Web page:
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Hurry up!

March 8, 2011

What the Experts Say…

When children are hurried, they take their time. Most often they resist adults’ ‘Hurry up!’ by engaging in a slow-down….Rarely should children be told to rush. Instead, they should be given realistic time limits, and left with the challenge to be ready on time.” (Haim Ginott, Child Psychologist, in his book, Between Parent and Child, pp. 136-137.)

In Other Words…

In today’s fast-paced world, we often try to get our children to make up for our lack of planning by hurrying them. When we try to rush children, however, it often has the opposite effect. This isn’t because they are contrary. It’s just that kids, even more than adults, feel flustered by pressure. Planning ahead can do wonders for making transitions not only painless but positive.

How This Applies to You…

When your children are given realistic time frames and gently supported in their progress, they will often complete necessary tasks without stress and frustration.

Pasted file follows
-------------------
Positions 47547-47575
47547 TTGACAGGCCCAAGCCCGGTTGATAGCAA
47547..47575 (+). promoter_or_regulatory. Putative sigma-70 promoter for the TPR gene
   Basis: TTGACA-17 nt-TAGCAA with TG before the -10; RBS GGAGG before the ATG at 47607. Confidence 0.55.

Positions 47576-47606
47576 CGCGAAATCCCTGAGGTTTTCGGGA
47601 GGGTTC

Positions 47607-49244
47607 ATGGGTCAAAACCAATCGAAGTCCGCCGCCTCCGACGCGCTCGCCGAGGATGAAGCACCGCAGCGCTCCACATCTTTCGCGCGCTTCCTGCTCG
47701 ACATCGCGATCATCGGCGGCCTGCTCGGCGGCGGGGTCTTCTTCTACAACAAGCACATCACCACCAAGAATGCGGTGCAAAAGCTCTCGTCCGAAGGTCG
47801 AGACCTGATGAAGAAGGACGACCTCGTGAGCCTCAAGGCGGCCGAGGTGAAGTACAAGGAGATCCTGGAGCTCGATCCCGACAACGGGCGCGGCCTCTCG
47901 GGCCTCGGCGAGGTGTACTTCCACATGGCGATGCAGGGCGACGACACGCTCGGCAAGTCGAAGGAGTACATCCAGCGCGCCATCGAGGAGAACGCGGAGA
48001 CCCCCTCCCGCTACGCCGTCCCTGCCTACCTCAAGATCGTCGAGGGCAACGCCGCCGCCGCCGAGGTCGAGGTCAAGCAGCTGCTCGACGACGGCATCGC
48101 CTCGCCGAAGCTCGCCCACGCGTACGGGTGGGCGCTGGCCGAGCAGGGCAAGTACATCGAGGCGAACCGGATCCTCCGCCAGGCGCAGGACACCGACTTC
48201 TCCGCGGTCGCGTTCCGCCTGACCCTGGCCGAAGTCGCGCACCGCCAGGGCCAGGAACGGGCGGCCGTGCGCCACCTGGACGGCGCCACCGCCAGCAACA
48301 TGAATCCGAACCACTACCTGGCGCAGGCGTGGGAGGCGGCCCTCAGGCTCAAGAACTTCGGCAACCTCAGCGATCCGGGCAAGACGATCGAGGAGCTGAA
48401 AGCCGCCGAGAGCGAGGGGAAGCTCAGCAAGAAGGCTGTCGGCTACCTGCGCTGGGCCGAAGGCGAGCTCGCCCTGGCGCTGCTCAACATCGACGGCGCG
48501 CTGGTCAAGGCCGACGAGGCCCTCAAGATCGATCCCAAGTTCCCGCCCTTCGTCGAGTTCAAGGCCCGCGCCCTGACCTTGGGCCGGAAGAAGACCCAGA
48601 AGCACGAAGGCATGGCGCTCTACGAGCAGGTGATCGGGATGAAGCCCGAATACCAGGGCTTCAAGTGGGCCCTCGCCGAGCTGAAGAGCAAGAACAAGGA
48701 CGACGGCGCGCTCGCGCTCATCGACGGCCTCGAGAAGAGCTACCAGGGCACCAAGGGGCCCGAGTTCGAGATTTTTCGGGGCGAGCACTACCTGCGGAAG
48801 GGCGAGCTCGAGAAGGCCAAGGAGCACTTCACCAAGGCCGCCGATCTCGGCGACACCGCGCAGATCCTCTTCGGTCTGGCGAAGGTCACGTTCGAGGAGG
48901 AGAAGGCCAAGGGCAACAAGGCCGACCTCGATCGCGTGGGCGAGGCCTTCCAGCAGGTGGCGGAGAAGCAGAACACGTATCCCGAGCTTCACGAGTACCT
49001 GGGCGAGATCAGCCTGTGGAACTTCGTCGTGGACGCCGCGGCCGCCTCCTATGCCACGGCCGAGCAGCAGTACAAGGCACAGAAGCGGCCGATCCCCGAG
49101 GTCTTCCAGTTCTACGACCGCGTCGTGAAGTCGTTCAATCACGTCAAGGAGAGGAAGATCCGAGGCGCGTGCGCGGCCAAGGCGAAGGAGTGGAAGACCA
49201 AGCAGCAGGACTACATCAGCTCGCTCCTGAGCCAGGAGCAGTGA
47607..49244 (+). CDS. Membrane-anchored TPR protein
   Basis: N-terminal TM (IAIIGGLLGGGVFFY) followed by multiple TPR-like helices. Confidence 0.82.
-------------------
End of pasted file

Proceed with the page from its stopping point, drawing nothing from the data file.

If your child has a hard time getting up in the morning, try setting the alarm clock 15 minutes earlier to allow more time for them to wake up slowly. Maybe you can even sit on the bed and talk to your child as he or she rouses.

Inform them in advance of upcoming events. “We need to leave for school in 30 minutes. What do you need to do before we go?”

To Find Out More…

For an excellent (and free) program on parenting, see The Parenting Journey at and if your children are younger than six, check out See the World Through My Eyes.

For more in-depth reading, we recommend Between Parent and Child by Dr. Haim Ginott or Soft-Spoken Parenting by H. Wallace Goddard.

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